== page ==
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flail

[fleyl] /fleɪl/
noun
1.
an instrument for threshing grain, consisting of a staff or handle to one end of which is attached a freely swinging stick or bar.
2.
a similar instrument used as a weapon of war.
verb (used with or without object)
3.
to beat or swing with or as if with a flail.
Origin of flail
1100
before 1100; Middle English fleil (noun), Old English flighel (probably misspelling of *flegil), cognate with Dutch vlegel, German Flegel < West Germanic *flagil- < Late Latin flagellum flail, Latin: whip, scourge. See flagellum
Dictionary.com Unabridged
Based on the Random House Dictionary, © Random House, Inc. 2016.
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Examples from the Web for flailed
Historical Examples
  • His head broke the surface, and he flailed the water in an effort to keep his nose in air.

    The Players Everett B. Cole
  • He flailed the air frantically, and managed to regain his balance.

    Pagan Passions Gordon Randall Garrett
  • He shot his eyes quickly sideways as she flailed the air with her forefeet within a foot of his head.

    The Bishop of Cottontown John Trotwood Moore
  • Braced on his strong, short legs Gunnar flailed them like wheat.

    Hunters Out of Space Joseph Everidge Kelleam
  • Leaping to his feet, Kendrick flailed out with solid fists at their attackers.

  • Then he had them beaten, flailed, until the fibres were all separated one from another.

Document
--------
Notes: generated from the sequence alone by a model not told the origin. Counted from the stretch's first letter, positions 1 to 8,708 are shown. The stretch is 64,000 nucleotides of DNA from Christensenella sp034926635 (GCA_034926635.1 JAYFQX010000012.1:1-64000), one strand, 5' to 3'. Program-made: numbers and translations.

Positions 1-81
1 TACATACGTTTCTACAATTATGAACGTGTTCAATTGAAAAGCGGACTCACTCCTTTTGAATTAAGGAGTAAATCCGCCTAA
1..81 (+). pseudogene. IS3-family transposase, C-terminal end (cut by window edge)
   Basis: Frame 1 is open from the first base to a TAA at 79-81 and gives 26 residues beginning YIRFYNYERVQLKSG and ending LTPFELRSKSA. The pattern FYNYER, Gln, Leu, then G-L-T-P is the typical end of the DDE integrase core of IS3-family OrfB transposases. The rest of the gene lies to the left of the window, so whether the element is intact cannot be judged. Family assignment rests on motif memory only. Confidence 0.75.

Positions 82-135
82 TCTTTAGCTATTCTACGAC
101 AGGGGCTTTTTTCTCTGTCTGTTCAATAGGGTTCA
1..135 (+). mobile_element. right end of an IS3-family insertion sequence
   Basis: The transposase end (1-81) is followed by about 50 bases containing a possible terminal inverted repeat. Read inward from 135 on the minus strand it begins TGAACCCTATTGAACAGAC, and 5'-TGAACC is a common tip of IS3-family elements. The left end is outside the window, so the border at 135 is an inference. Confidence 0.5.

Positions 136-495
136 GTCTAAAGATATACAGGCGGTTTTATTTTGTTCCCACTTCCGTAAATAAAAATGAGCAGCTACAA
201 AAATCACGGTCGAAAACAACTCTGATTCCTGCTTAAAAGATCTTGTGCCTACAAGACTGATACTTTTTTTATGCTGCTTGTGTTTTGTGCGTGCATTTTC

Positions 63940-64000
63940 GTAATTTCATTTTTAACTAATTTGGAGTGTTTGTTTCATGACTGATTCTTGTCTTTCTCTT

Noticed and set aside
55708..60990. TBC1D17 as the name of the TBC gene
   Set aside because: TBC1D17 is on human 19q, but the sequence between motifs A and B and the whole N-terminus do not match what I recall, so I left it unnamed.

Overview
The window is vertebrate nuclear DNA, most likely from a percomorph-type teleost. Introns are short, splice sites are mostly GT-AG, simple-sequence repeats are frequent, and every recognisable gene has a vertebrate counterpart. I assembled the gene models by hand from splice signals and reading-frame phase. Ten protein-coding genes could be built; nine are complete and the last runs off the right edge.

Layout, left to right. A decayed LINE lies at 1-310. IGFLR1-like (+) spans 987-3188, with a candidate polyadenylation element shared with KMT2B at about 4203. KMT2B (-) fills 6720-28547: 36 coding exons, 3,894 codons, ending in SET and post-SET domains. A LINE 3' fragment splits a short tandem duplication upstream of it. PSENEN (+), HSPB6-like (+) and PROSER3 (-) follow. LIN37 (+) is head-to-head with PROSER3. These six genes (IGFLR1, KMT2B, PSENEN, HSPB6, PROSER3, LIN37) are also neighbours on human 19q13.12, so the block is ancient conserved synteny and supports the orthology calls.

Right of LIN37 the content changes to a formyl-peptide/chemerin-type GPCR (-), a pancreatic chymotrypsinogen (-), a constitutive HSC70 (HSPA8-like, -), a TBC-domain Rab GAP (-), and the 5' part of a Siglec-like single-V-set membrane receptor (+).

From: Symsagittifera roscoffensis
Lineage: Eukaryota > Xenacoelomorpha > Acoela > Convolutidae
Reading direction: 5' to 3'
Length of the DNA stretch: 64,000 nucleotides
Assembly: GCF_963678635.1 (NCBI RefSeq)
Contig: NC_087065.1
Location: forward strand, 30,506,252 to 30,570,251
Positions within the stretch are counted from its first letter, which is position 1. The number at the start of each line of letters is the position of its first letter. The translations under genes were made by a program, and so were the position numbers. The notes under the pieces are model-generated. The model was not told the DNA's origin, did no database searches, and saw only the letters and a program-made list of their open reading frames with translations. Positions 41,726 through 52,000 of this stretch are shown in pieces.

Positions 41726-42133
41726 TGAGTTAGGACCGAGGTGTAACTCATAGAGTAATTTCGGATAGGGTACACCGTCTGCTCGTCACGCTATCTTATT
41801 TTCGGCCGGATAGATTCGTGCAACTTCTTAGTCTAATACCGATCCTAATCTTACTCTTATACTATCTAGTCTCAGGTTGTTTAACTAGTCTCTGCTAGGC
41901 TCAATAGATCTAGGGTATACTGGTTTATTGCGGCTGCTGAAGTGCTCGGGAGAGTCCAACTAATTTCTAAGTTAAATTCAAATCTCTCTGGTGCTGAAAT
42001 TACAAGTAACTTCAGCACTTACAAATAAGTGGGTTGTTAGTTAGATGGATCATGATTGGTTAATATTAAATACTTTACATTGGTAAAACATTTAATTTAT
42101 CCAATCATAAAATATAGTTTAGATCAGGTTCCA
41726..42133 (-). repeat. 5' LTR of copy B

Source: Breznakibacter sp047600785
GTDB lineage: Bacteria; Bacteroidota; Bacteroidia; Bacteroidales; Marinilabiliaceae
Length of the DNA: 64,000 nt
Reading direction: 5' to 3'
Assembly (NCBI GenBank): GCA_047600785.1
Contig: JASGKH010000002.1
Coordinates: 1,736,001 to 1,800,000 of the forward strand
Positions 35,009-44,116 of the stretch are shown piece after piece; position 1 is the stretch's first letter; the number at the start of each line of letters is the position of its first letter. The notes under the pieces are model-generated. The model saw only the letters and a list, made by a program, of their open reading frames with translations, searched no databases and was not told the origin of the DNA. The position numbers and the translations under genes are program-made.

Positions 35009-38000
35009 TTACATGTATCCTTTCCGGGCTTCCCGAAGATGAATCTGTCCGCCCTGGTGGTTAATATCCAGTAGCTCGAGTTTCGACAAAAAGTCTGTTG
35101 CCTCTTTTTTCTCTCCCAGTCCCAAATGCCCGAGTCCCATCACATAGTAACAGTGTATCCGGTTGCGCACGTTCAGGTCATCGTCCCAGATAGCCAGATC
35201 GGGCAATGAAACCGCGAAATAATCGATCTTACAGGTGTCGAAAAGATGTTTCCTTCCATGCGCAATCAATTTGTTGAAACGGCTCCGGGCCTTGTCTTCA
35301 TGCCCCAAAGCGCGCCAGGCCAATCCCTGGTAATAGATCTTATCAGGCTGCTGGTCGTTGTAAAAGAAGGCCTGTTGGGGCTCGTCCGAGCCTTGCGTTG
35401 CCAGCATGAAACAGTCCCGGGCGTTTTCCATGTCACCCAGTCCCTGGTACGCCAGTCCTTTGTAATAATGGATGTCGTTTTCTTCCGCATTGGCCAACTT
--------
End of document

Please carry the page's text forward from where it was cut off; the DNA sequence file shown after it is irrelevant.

Picturesque Pala George Wharton James
  • The icy paralysis left his arms and legs; he kicked and flailed.

    The Fourth R George Oliver Smith
  • As the others rushed in, Gavir flailed about him with long arms and heavy fists.

    Star Performer Robert J. Shea
  • Now she wound her fingers in the white cloud of mane that flailed her face and edged up, inch by inch.

    Tharon of Lost Valley Vingie E. Roe
  • He neither stamped his feet nor flailed his arms about to drive off the cold.

    The Real Adventure Henry Kitchell Webster
British Dictionary definitions for flailed

flail

/fleɪl/
noun
1.
an implement used for threshing grain, consisting of a wooden handle with a free-swinging metal or wooden bar attached to it
2.
a weapon so shaped used in the Middle Ages
verb
3.
(transitive) to beat or thrash with or as if with a flail
4.
to move or be moved like a flail; thresh about: with arms flailing
Word Origin
C12 fleil, ultimately from Late Latin flagellum flail, from Latin: whip
Collins English Dictionary - Complete & Unabridged 2012 Digital Edition
© William Collins Sons & Co. Ltd. 1979, 1986 © HarperCollins
Publishers 1998, 2000, 2003, 2005, 2006, 2007, 2009, 2012
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Word Origin and History for flailed

flail

n.

"implement for threshing grain," c.1100, perhaps from an unrecorded Old English *flegel, which probably represents West Germanic *flagil (cf. Middle Dutch and Low German vlegel, Old High German flegel, German flegel), a borrowing of Late Latin flagellum "winnowing tool, flail," from Latin flagellum "whip" (see flagellum).

v.

15c., from flail (n.); originally "to scourge;" sense of "to move like a flail" is from 1874. Related: Flailed; flailing.

Online Etymology Dictionary, © 2010 Douglas Harper
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flailed in Medicine

flail (flāl)
v. flailed, flail·ing, flails

  1. To move vigorously or erratically; thrash about.

  2. To strike or lash out violently.

The American Heritage® Stedman's Medical Dictionary
Copyright © 2002, 2001, 1995 by Houghton Mifflin Company. Published by Houghton Mifflin Company.
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11
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